10.6 Knock On Wood

Last week I started working at a new place. I think it’s going well so far. I don’t really want to talk too much about specifics because I hope that it continues to go well. Knock on wood. Let’s just say it’s a role that is pretty much tailor-made for me. It involves production and words and putting together images like they are pieces of a puzzle.

My resume is full of weird professional experiences. There is no real linear trajectory, it sort of zigzags over time in accordance with my curiosity at any given moment. This has been a privilege to follow this curiosity and I feel lucky and appreciative of the opportunities afforded me.

Luck, and hard work. I know when to put my head down and get to it. If someone gives me an opportunity, I don’t want them to regret it. This latest position is probably the first time that I stepped into where I feel like I know exactly what to do. With most other things I’ve done, there was a lot of learning on the job. I’m fine with this and think I pick things up pretty fast. An underrated skill I’ve figured out is how to lay low, listen, learn the personalities of everyone, resulting in becoming a reliable and trustworthy person.

So much anxiety had been burned over the years just trying to figure out what the hell I was supposed to be doing. These experiences taught me so much - those kinds of skills that are not technical in nature, more abstract, more hard won.

In university, I started working at a small production company. In addition, I was volunteering on film sets and making my own movies. At the production company, I learned how to edit and was fortunate enough to develop my storytelling abilities across a wide variety of formats - documentaries, live shows, corporate videos, commercials, etc. The on set volunteering taught me how to communicate to diverse groups of people. The lighting crew has a different language from the camera crew. You speak one way to the producers and another to the director. I was never really interested in being a professional in all of these roles, I just knew that in order to be able to communicate effectively, I needed to understand what everyone’s role was on a production.

For example, working as an editor, I might have a producer ask me to make changes to something we were working on. This hypothetical producer asks for it to be done in an hour. I know it will take three hours. To me, if I am that producer, I want to be able to understand that what I’m asking for will take three hours. Yes, it’s just more responsible, but more importantly, I’m indicating to the editor that I respect their work, am aware of what is required for them to do a good job, and am reasonable in my expectations.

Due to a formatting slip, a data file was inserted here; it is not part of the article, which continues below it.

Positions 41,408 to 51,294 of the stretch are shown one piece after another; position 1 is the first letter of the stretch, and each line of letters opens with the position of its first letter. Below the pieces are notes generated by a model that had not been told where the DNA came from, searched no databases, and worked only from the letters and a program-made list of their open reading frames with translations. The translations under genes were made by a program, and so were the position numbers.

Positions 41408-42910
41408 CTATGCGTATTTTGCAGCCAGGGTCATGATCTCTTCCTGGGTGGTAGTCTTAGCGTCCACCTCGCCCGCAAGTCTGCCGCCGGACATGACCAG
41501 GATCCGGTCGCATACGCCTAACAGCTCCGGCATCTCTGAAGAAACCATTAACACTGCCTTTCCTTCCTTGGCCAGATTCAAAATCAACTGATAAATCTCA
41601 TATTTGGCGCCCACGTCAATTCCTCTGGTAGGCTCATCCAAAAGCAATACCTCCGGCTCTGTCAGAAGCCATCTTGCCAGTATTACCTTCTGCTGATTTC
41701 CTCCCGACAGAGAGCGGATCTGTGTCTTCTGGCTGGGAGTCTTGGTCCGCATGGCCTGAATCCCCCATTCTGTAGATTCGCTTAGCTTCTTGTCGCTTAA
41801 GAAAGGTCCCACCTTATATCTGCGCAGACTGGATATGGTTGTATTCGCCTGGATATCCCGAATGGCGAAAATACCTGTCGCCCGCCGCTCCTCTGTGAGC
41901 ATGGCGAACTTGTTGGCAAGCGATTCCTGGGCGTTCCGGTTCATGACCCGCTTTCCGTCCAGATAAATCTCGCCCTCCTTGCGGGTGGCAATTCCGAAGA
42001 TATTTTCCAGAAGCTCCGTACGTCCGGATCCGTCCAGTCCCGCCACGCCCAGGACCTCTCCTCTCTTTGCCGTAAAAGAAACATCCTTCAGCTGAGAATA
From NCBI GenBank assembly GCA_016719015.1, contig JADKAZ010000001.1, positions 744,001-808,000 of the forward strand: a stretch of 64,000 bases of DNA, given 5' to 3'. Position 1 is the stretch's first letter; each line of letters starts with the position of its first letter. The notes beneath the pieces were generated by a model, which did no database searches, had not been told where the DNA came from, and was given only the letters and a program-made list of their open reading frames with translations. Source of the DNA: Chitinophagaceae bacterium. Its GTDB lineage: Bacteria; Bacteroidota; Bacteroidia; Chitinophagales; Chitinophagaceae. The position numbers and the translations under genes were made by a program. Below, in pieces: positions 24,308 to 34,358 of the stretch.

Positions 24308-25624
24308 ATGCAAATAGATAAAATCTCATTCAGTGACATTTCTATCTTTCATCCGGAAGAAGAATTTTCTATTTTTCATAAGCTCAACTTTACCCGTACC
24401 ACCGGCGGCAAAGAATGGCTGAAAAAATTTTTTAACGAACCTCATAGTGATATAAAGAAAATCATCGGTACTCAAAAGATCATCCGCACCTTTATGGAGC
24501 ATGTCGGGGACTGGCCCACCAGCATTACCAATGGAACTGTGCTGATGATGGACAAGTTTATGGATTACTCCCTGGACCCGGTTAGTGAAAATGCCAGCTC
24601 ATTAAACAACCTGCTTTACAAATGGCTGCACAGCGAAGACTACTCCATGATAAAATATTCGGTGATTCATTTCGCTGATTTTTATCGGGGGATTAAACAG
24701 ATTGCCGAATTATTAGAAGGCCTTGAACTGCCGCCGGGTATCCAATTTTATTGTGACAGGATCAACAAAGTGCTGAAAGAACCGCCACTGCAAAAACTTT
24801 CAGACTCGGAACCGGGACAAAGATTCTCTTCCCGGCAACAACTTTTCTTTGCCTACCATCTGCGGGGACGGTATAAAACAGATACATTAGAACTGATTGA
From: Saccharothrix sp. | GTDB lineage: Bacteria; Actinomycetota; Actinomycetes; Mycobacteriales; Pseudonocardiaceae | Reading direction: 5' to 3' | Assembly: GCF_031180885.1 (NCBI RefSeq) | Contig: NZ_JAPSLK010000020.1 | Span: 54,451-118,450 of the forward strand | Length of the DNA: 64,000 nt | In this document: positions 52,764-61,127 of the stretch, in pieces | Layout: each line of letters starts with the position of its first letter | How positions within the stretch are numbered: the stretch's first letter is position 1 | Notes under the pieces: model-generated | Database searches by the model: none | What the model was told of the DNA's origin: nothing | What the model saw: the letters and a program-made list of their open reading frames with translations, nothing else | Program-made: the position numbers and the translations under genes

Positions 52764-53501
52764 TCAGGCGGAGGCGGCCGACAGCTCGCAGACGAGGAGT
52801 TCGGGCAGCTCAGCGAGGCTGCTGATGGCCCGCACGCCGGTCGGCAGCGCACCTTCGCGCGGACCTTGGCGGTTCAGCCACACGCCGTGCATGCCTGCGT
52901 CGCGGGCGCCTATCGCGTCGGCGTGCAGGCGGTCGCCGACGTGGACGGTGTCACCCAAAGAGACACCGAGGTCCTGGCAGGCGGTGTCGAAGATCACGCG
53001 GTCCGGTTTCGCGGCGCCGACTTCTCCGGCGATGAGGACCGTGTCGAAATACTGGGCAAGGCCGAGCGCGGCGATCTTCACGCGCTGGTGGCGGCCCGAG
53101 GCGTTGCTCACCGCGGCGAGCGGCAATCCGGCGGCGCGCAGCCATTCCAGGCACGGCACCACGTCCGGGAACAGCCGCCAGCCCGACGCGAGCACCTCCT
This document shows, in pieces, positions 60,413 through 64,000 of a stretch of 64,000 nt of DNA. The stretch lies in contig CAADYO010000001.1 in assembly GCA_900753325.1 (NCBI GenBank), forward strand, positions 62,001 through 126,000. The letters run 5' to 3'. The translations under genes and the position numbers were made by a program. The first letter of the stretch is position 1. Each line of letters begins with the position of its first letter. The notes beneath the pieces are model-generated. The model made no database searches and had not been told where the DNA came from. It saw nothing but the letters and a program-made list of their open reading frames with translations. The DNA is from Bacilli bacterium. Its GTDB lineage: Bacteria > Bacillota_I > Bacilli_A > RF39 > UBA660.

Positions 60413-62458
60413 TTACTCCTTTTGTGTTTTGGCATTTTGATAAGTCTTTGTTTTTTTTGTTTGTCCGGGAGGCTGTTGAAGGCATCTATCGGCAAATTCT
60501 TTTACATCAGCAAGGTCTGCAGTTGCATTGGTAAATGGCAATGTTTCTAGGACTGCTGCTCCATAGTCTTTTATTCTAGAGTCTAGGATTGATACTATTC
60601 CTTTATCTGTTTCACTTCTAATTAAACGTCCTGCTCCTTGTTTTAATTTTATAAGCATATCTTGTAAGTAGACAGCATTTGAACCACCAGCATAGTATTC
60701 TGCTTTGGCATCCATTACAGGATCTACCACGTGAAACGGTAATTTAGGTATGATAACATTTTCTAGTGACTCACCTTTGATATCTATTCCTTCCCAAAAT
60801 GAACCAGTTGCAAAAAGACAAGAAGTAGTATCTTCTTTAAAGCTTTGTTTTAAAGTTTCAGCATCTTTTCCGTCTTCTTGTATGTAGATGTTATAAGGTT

After working away for several years, I burned myself out, and disappeared. The bottom dropped out of what I was hoping to accomplish in my life. During this time, I appreciated the ability to know when to quit. Quitting is something else that is underrated.

More time passed, and I was offered a lucrative corporate job. The kind of position that extends over time on a road that I could see rolling out in front of me. Immediately, it sucked. The people I worked with were terrible. Something I haven’t figured out is why some people put so much energy into intentionally fucking things up. Like, if they put half that energy into building something, it would happen in half the time.

An example, and this happened all the time. I had a big conference call with a big client and one of my dumbass co-workers. Before the call, I established with the dumbass what our position was in order to present a united front. As soon as the call started, the dumbass completely contradicted what I set up, embarrassing me to the point where I interrupted the call, asked if we could take a break and call back.

Anyways. That job didn’t last long. Quitting is underrated.

I disappeared again. There have been points where I felt hopeless and that I was useless to anyone. Both professionally and personally, by the way. Then an opportunity to work at the Olympic Games in Sochi popped up. On the flight to Moscow, I was plagued with the thoughts that this company was flying me all this way only to realize I don’t know what the hell I’m doing. One of the main guys on the production introduced himself to me at the airport, shook my hand, pulled me in close, and said, “Don’t fuck this up.” A very steep learning curve led me to not fucking it up.

Understanding the importance of time and patience can really suck sometimes. To me, the worst thing is not feeling any sense of forward momentum. When I look back, moments of stasis were merely my system rendering. Processing things. My writing mentor, Wayson Choy, taught me timing and patience. I brought a ‘final draft’ of my first novel to him, proud that I had re-written it based on his inspiration. He just smiled thinly and nodded his head. Six months later, I was frustrated because the manuscript had been rejected by so many publishing companies. With a wider smile this time, Wayson explained that I was now ready to get down to work. He said that he knew six months ago the manuscript wouldn’t be picked up. Exasperated, I asked him why he didn’t tell me that. “You would’ve listened to me,” he said. “You were so proud of finishing the manuscript. Now you’re ready to work in a deeper way.” Of course, he was right.

My point, I guess, is that everything matters. Every experience is important. Even the unpleasant circumstances. Even the times that I quit. Especially those times. I do think that we absorb things in a multitude of ways, and sometimes the things that seem unimportant end up informing and influencing our decisions years later.

I hope things continue to go well. Wish me luck. Knock on wood. 

Paul Dore